Infant Nutrition

WEANING: Which foods first?

Children grow so fast and by the age of 6 months, breastmilk no longer meets all their nutritional needs. Your baby is also starting to move and get exposed to germs. This is the reason most children get diarrhea, lose weight or become malnourished at this age. To meet their nutritional needs and boost their immunity we must introduce solid foods. But how should you go about weaning?  

Continue to breastfeed

Weaning is also known as complementary feeding. This means introducing solid food as you continue to breastfeed. Your baby’s stomach is still very small. And they cannot eat a lot of food. They, therefore, need breastmilk to meet all their nutrition needs. Breastfeeding also gives you an opportunity to bond with your baby. It is recommended that you breastfeed until your child’s second birthday

Start with a staple porridge

Every community has a staple carbohydrate. This can be maize, rice, wheat, potatoes, cassava, etc. Make a soft thick porridge from any of these staples and boiled water or milk. You can also add a little fat/ margarine or oil into the porridge to increase its calories.

Give this porridge for at least two weeks. Without adding any other food. To allow your baby to adapt to the taste of the porridge. At first, the child may not eat so much since their stomach is also very small. A tablespoon or two at a time is enough. But as they grow to like the porridge they will eat more.

The baby’s stomach is very small and can only take very little food at a time. Feed two-three times a day and give breastmilk in between meals and as demanded.

Add other foods one at a time

Weaning is a very slow process and should not be rushed. After your baby is used to the staple porridge, it is time to add other foods. You need to introduce one food at a time. This gives the baby time to get used to the taste of the new food. Do not drop a food if they don’t like it at first. Continued exposure is key to liking a food. This also helps you to notice any allergic reactions to food. Making it easier to manage any food allergies. Take between 7-10 days before introducing another food.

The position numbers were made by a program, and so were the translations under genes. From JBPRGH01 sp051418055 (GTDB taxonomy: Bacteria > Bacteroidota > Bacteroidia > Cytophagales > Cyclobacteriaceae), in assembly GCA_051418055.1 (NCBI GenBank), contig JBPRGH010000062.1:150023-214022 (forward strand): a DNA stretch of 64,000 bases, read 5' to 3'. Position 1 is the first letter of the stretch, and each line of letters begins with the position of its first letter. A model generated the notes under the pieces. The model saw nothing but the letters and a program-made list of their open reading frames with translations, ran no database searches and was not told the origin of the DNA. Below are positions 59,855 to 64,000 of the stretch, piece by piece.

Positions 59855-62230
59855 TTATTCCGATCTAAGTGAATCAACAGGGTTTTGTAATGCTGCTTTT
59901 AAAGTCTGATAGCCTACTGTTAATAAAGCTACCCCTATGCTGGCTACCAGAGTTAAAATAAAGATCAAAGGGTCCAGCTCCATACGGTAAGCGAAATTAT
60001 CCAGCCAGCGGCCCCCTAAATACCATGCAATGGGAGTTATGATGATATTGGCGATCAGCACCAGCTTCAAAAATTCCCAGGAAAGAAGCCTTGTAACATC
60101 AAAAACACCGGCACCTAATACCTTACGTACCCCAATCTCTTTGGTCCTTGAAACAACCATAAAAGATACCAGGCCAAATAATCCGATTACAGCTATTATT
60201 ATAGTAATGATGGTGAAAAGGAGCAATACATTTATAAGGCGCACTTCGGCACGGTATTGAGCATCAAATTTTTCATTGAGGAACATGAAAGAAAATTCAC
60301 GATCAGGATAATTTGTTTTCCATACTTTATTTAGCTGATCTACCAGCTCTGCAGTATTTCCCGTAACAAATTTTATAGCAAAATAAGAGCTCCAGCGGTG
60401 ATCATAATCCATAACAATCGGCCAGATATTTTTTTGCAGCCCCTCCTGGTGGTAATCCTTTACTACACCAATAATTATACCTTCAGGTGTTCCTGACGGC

Target to offer a variety of foods

The baby needs to eat a variety of foods to get all nutrients. These are some food groups that you could use to guide you during weaning.

  1. Pulse group: Made up of beans, peas, lentils, and other legumes. They are a good source of protein and vitamins. The skin of pulses is difficult to digest. Therefore, you need to remove their skins. Sieving the cooked pulses is an easy way to do this. Blending makes it easy to chew but does not help with digestion.
  2. Animal foods: They include meats, fish, poultry, and eggs. They are good sources of protein, iron, and other minerals. Blend, mash, or pound to the right consistency. Be careful about bones to avoid choking.
  3. Vegetables: Dark green leafy vegetables and orange vegetables are great. They are a great source of iron. Only give the child cooked vegetables.
  4. Fruits: Ensure they are very clean since you do not cook them. Offer fruits as mashed or freshly squeezed juice. Introduce fruits only after the child has learned to eat the staple. If diluting  juice use only clean boiled water
  5. No added sugar. If you need to sweeten anything use foods with natural sweetness like banana

To ensure your child receives a balanced diet, add one food from each group first. Almost like doing a merry-go-round of the food groups.

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